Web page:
When the band broke up, you guys went into very different musical directions. There was some concern amongst the fans that it would be hard to reconcile those differences on a new album.
Yeah, I thought so too. But at the same time, if you listen to “Up All Night” it sounds like Angels and Airwaves. I mean, that’s who I am. Angels and Airwaves is a complete, pure reflection of who I am. The philosophy, the spiritualism, the esotericism, the idea of hope and space and the themes about life and grandeur . . . that’s all me. So to pretend that I can’t . . . that’s me. That’s what I sound like when Mark and Travis aren’t with me. You’ve always heard Travis’ love of hip-hop and drum and bass and electronica. He’s all about rhythm and he’s the best drummer on earth. If he didn’t bring his of love hip-hop into Blink-182 then we’d never have songs like “I Miss You” or “Down.” The new record is called Neighborhoods because we’re all three radically different people from different neighborhoods.
It’s hard for some people to understand how working in separate studios would lead to the best possible record. It also made it seem like you guys weren’t getting along
I get it. I was talking to Mark about this last night in his dressing room. I said, “Dude, I feel like if the three of us wiped our schedules clean and focused on nothing but being together and writing this record, infinity is where we could have ended up.” For whatever reason, what we have now is what was meant to be. It was just not pressuring each other, letting everybody have their respective projects. There was no fights. There was no arguments.
Everyone was like, “Tom’s got Angels and Airwaves. It’s important to him. Cool. Travis has got his solo record coming out. He’s been working on it for three years. Let him do it. Mark’s flying out every other week for a TV show. He really enjoys it. It’s his thing. Cool.” We really just took our time. We didn’t have pressure. There’s a lot of plusses and minuses to working this way, but I think there are more minuses than plusses. Because I was talking to a guy who represents the Police. They tried to get back in the studio and they couldn’t pull it off. They just couldn’t do it.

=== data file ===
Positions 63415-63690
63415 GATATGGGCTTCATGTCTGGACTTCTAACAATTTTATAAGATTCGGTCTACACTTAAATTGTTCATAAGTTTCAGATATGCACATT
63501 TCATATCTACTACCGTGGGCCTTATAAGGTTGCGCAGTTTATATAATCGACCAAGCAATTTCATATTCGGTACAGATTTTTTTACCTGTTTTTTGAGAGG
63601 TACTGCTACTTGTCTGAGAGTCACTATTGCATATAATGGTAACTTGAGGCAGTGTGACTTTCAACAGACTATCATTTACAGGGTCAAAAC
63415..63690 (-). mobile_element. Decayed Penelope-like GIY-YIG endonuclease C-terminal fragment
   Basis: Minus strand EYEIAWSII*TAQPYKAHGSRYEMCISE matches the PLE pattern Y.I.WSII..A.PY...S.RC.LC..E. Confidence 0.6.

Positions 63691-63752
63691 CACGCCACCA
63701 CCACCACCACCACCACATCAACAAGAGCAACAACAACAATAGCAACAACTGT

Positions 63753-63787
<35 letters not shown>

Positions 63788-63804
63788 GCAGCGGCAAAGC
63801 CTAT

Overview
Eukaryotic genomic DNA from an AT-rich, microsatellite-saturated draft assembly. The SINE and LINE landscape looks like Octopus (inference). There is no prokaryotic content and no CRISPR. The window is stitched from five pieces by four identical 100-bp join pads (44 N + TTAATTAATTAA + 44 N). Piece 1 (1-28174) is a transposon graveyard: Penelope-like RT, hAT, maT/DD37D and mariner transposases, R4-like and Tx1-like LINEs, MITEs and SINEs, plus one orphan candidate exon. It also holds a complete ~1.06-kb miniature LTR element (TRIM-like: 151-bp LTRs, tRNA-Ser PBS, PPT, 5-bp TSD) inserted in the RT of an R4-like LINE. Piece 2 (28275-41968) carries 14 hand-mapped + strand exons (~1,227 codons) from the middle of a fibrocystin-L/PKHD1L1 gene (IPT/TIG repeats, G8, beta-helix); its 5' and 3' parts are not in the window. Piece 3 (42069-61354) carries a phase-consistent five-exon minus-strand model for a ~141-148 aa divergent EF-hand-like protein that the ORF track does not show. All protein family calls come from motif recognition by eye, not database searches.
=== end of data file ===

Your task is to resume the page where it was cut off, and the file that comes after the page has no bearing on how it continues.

Do you mean recently, or back in the 1986 when they briefly reformed?
After their last tour. He went, “You accomplished something they never could. You made a record.” So whatever the process needed to be, it needed to be that way.
You guys were longtime friends. The Police were never friends. They had no roots, so when a storm came it just knocked them over.
Yeah, Mark and I have pretty deep roots. I met him specifically to start the band, but at that level we weren’t a band. We were friends hanging out, skateboarding every night and terrorizing the town ’til two in the morning like a pack of wild wolves.
After the break-up a lot of fans obviously blamed you for what went down. There were stories that you changed your number and refused to talk to the other guys. You were seen as the villain of the whole thing. Was that difficult to deal with?
Yeah, it’s difficult. I mean, yeah. I started this band. It’s not like I wanted to end it, but I have a really bad problem. I feel like I can do anything in the world. And my second problem is that I want to take care of everybody. So what happens is that I usually put too much of myself out there and I take on way too much. So when Blink got all big, all these people were running the machine except for the band. We started to grow out of young adulthood and into real adulthood. We started to become different people. Travis started his TV show. And I wanted to go out and expand as an artist. It’s like you’re best friends with a guy and all of a sudden he got a girlfriend. And you’re like, “Wait, it’s only about us. What’s she doing here?”
For me, it all got very toxic. It was all about money. It was all about ego. It was all about fame. I needed to be home with my daughter. She was two years old and I was gone for two years. I was like, “I’m going home.” But at that point we weren’t even communicating. We were communicating through other people. Later, we all hated each other’s guts through the press. That’s easy. It’s another person making the fight for you. We just needed a break. We were tired.
The fans saw me as the villain. I’m sure they did. But nothing I ever did was vindictive. I said some bad shit because I got addicted to Vicodin for quite a while because I have a really bad back. I got all hopped up on narcotics and that fueled my fucking belief that I can really change my life and that messed me up for a while.
How did you get clean?
I just stopped one day. Well, I was unable to get any for a week. I was taking so many that I called my doctor and was like, “I need more” and they’re like, “You can’t have any more, but in a week you can talk to the doctor about getting more.” I thought, “Oh, fuck. I’m going to be so deep in withdrawal and puking my brains out and shaking and fevers” and I just said, “Look, don’t ever give me these things again.” I just hung up the phone and went through with it.
Did you worry about your ability to play the old songs now that you were older?